2013 has been a busy year for the UFC. The promotion has already hosted 13 events, put on eight title fights and visited six countries.
Beyond the flurry of activity in early 2013, it has been a huge year for the UFC in terms of talented added. Several prospects, unheralded surprises and household names have made the Octagon their new home, bolstering the UFC's already prestigious roster.
Here we will examine who among the fighters that have made the jump to the UFC in 2013 represent the most impactful additions.
For clarity's sake, 2013 additions will consider the date of a fighter's debut or return to the UFC, not the date they signed a contract with the promotion.
In terms of criteria, the rankings consider current talent level, upside and marketability. On the whole, they attempt to order debuting fighters in terms of their overall value to the UFC.
Debut: UFC 156, Aldo vs. Edgar
Result: Won vs. Chico Camus
Unheralded as a prospect, Kimura earned Submission of the Night honors at UFC 156.
He didn't receive too much attention for his performance and has no upcoming fight scheduled, but his grappling technique looked outstanding, so I was sure to find a place for him on this list.
At just 24 he looks to have some real upside, and even if he never blossoms into a title contender, chances are high that the UFC has found a mid-level guy to round out their 135-pound division at the very least.
Return: UFC 157, Rousey vs. Carmouche
Result: Won vs. Josh Koscheck
Lawler spent the last few years floundering in Strikeforce, but showed that he still has it when he triumphantly returned to the UFC, making short work of Josh Koscheck.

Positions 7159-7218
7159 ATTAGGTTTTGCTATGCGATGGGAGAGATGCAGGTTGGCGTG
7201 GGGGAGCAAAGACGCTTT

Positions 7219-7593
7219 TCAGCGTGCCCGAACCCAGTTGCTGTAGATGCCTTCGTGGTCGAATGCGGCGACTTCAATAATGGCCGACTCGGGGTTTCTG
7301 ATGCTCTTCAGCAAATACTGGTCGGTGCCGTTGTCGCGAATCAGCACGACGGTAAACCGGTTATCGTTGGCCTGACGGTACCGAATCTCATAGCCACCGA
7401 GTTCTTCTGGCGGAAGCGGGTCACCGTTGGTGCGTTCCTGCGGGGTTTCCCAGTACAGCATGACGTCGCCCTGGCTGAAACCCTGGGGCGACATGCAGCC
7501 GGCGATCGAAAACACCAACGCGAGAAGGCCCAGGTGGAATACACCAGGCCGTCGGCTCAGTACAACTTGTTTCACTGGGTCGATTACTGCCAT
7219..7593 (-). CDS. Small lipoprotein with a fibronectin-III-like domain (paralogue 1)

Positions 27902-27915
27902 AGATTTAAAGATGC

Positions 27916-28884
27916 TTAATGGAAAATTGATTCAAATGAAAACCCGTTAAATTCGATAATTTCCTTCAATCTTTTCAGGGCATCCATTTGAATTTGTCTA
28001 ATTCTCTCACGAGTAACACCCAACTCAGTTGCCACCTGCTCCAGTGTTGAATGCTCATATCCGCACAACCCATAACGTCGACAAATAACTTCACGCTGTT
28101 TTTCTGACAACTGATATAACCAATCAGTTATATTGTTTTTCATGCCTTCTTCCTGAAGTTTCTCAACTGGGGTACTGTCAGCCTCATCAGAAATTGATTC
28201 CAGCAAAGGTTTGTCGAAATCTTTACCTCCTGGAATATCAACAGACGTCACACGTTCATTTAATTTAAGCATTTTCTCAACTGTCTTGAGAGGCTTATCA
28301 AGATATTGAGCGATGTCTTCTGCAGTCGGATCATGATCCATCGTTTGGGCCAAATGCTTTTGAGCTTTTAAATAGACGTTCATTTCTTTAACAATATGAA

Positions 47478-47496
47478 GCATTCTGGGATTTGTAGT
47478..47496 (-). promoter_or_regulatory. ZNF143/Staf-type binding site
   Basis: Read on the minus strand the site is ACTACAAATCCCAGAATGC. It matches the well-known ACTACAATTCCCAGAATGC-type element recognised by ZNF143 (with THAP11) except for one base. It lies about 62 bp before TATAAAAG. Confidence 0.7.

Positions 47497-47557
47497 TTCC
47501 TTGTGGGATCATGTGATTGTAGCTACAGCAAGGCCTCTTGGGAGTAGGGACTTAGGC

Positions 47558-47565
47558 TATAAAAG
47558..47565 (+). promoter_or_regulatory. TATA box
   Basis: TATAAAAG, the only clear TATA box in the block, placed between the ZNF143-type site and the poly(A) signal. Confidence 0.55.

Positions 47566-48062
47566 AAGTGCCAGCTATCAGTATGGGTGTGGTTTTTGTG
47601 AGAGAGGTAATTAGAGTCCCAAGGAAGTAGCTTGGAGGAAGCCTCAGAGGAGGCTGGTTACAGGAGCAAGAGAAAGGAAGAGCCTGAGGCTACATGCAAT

The veteran's return to the Octagon, where he had last competed in 2004, coincided with a drop to welterweight, where he last competed during that same fight back in 2004.
It's doubtful that Lawler captures the strap at 170, or even earns the chance to fight for it, but he remains exciting and recognizable, and those are two traits welcomed in any UFC division.
Debut: UFC on FX 8, Belfort vs. Rockhold
Result: Loss to Vitor Belfort
Rockhold's first UFC fight could fairly be termed "disastrous," but when you can make your debut as a headlining fighter, your value to the promotion is explicit.
Besides, it's not like Rockhold is done as a middleweight contender. He remains a top 10 fighter at 185 and is more likely to rebound than fade away.
He is a talented, well-rounded competitor, and even if he never replicates the championship success he found in Strikeforce, he's easily good enough to hold down a job as a gate-keeper.
Debut: UFC on Fuel TV 9, Mousasi vs. Latifi
Result: Won vs. Ilir Latifi
Division: Light heavyweight
Mousasi's long-awaited UFC debut was somewhat underwhelming, but it was still a win. Had he beat an opponent with a greater profile, say Alexander Gustafsson for example, he might just top this list.
Still, Mousasi is a good get for the UFC because he has been one of the more recognizable names operating outside the organization for several years now. Opinions range on how good of a fighter he truly is, but few rank him less than decent.
His upside remains high at 27, and it's not inconceivable he earns a title shot at 205. Or at 185 for that matter, since he has been flirting with a return to middleweight.
Either way, Mousasi was a great 2013 addition for the UFC.
Debut: UFC 158, St-Pierre vs. Diaz
Result: Won vs. Dan Miller
Mein's value to the UFC is both significant and multi-faceted.
He is extremely talented, which is an obvious prerequisite to being an asset.
He is young, which means he'll be around for a long time to serve the UFC.